Andrea Carla Michaels’ New York Times crossword — pannonica’s review
What’s that? 36a [Start of a Ray Bradbury title … or a hint to the ends of 17-, 26-, 49- and 62-Across] SOMETHING WICKED. The rest of the title, which to this solver is sorely missed, is This Way Comes. Unfortunately, I don’t see how it could have been done: it doesn’t divide evenly, and it doesn’t have a central letter in common (namely an N) to cross this revealer vertically. Further, it’s twelve letters to the eleven of the author’s full name. The phrase is of course originally a line from Shakespeare’s Macbeth; “Shakespeare” is eleven letters—the same as “Ray Bradbury”—but that gets us nowhere, and is farther afield…
So what do we have?
- 17a. [Leona Helmsley epithet] QUEEN OF MEAN.
- 26a. [Words under a monkey with his hands over his ears] HEAR NO EVIL. Those “monkeys” are typically chimpanzees (4a APES), but I’m sure you knew that.
- 49a. [One of the Sex Pistols] SID VICIOUS.
- 62a. [1956 #1 Elvis hit] DON’T BE CRUEL.
The end of each is a synonym for WICKED. Fair enough.
It’s a teensy bit distracting that there are two nonthematic across answers—ALTERNATIVE and IN DISREPAIR—that are longer than two of the themers, and of equal length to the others (excepting the spanning revealer), not to mention that they have a certain preëminence, appearing before the first and after the last theme answer. On the other hand, good long answers in a puzzle are always welcome. So, I reiterate, a teensy bit distracting.
Factette: Something Wicked This Way Comes is also the name of a series of anthology volumes of EROTIC (47d) stories. You can look it up at Amazon or somesuch.
I refuse to say anything unequivocally bad about this crossword.
Melanie Miller’s Los Angeles Times crossword — pannonica’s review
Quick write-up here, because I can aptly do so.
- 18a. [Little vehicle] COMPACT CAR.
- 23a. [Little time] SHORT TERM.
- 40a. [Little role] CAMEO APPEARANCE.
- 51a. [Little break] BRIEF STOP.
- 60a. [Little type] SMALL PRINT.
Minor theme, done ok.
nb: Abbrevs.: 5a METH., 17a TRIG., 33a APA, , 11d ETC., 37d EPA, 47d TBSP; add’l short’nings: 5d MAC[Vie], 6d ECO-, 27d SHAN’T, 28d MEDCO.
Bob Klahn’s CrosSynergy/Washington Post crossword – Sam Donaldson’s review
The work week begins with a quip theme from Bob Klahn. Bob gives us a quotation from Max Lucado, a man Wikipedia describes as “a best-selling author and writer and preacher at Oak Hills Church (formerly the Oak Hills Church of Christ) in San Antonio, Texas.” The quotation is about leadership: A MAN WHO WANTS TO / LEAD THE / ORCHESTRA MUST / TURN HIS / BACK TO THE CROWD.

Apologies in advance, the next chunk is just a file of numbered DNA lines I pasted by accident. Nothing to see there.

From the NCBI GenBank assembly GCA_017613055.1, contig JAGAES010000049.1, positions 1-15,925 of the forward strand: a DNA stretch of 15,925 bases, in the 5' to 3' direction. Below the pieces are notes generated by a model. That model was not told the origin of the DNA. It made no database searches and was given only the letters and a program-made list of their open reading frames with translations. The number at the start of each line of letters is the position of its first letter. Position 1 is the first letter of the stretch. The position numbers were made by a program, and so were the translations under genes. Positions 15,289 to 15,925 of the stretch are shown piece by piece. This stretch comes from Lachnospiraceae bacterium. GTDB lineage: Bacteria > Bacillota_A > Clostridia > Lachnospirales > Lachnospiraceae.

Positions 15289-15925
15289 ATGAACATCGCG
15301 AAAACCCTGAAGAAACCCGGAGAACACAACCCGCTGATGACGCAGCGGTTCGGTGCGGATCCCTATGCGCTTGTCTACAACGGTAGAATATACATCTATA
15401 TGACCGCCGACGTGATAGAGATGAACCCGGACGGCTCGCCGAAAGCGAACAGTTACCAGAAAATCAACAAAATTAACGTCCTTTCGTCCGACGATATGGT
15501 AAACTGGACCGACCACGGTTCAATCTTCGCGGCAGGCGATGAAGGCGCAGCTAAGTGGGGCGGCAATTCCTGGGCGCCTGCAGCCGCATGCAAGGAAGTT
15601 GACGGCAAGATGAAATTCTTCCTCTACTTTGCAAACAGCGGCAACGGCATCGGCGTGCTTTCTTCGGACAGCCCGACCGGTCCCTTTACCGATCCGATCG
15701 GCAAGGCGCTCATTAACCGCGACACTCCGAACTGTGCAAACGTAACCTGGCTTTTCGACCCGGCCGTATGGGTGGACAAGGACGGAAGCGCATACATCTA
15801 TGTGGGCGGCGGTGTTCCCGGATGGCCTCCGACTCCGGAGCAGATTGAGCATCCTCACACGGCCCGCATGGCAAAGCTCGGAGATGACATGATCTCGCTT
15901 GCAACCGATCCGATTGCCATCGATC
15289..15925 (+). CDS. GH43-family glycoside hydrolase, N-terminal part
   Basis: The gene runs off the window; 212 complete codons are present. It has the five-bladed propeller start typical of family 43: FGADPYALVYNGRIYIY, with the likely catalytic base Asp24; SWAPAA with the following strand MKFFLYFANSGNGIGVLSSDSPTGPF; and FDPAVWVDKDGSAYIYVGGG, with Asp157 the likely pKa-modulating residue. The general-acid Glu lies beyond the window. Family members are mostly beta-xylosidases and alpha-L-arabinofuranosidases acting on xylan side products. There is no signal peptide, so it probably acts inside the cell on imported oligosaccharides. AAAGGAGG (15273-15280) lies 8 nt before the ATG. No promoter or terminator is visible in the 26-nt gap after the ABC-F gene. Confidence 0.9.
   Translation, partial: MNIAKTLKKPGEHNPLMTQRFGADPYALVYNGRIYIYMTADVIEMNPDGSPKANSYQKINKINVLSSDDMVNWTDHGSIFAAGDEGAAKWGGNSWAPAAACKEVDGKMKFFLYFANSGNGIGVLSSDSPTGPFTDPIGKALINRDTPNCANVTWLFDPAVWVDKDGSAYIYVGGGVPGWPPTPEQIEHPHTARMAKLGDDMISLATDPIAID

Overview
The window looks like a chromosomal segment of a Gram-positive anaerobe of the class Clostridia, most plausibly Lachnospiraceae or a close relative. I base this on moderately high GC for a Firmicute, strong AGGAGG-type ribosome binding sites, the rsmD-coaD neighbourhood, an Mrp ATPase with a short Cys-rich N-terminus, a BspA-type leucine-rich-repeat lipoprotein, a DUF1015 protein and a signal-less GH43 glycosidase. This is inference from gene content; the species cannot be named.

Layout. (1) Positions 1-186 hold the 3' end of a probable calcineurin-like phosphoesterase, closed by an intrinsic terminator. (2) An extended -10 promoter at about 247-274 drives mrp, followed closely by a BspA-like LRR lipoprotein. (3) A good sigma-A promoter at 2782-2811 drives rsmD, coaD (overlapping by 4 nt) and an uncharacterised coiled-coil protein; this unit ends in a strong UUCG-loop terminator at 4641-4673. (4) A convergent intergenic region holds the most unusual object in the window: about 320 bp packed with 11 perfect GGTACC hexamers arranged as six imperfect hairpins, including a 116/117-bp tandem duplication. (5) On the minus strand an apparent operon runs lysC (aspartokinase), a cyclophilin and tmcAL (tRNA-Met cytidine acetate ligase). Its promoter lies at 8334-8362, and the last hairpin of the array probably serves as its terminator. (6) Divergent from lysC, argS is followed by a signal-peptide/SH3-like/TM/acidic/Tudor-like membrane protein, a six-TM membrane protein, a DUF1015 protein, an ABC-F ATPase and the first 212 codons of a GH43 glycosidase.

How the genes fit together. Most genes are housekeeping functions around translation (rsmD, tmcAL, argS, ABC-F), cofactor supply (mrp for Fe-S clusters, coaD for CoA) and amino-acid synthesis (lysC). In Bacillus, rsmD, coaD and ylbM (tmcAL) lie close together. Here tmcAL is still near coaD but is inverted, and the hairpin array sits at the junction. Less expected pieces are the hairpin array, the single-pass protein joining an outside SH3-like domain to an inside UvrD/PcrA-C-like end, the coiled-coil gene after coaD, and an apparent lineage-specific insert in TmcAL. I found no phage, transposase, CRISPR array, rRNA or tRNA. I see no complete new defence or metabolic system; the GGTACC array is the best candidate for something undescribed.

Quip themes make for a difficult round of Name That Puzzle, the game where I try to guess the puzzle’s title. Heck, it could be anything. Knowing Bob’s penchant for devious clues, though, I’m expecting something especially clever. So I think I need to come up with some twist on “leadership.” Leadership Style is as dull as dishwater. Leadership Vision isn’t much better, though it does refer to the conductor’s line of sight. Playing to the Masses is interesting on a few levels, but it assumes the solver knows Max Lucado’s occupation as a preacher. I better stop now before I spend hours on it only to be trumped by Bob’s better title.
Yep, he did it. “Heading Heading” is a much better title, and perfectly Klahn-ian to boot. We know to expect clever clues in Bob’s puzzles, and here are some of my favorites from this offering:
- [How to mail a fish?] for COD, or C.O.D., or both.
- [Post-mark tender] for the EURO, the currency that replaced the mark.
- [Draft status?] is not ONE-A or FOUR-F but ON TAP, as in ale.
- [Double negative?] for UH-UH.
- [Bar room?] for CAGE. (A cage is a room composed of bars.)
- [Group of toads] for KNOT. I like those “group of <animal>” clues, even though I rarely remember them.
- [Those you duped, briefly] for CC’S, as in those to whom you sent duplicate messages.
Brendan Quigley’s blog crossword, “Themeless Monday”
Okay. I generally solve the puzzles under the “AV Club” umbrella at Crosswords by PuzzleSocial about a week in advance, which means I’m never blogging them fresh. I don’t suppose any of you BEQ fans are good writers with a broad knowledge of crosswords and free time to blog on Monday mornings? I feel the puzzle reviews are best when the puzzle is still fresh in the blogger’s mind. Shoot me an email (email@example.com) if you’re interested.
Today’s freshest answer is DINESH D’SOUZA, who got his neocon start as a Dartmouth student and now has an anti-Obama documentary in theaters. Apparently he is fixated on “anti-colonialism,” so I imagine that we are mere weeks away from American Samoa, Guam, and Puerto Rico being set free as independent nations. Hawaii will probably also become autonomous. Luckily, Obama’s anti-colonial bent means that we probably won’t have to switch from “My Country ‘Tis of Thee” to “God Save the Queen.”
Today’s Retro Special is SIDE THREE, [It begins with "Birthday" on "The White Album"]. CDs and downloads lack sides.
You see the French newspaper LE MONDE, sitting there looking like LEMONADE? Or Greg LEMOND. Or LEMON, LEON, LEO, LO, O.
- 43d. [6-inch wieners], HOT DOGS. Unless they’re bun length or foot-longs.
- 65a. [Source for Crusoe?], ANAGRAM.
- 47d. [Beachwear with a thong], THONG. I cannot abide having a thong wedged into my toe-crack.
Other COLORFUL answers: MEN ABOUT TOWN (hello, Doug Peterson), GO “PFFT,” FRITOS, and THE SMITHS (who, it bears noting, have sold a lot more records than the Joneses, who are not keeping up with The Smiths).
Underwhelmed by plural IODINES and UNES, RETASTE, and verbed GUILED.
3.5 stars for this 72-worder.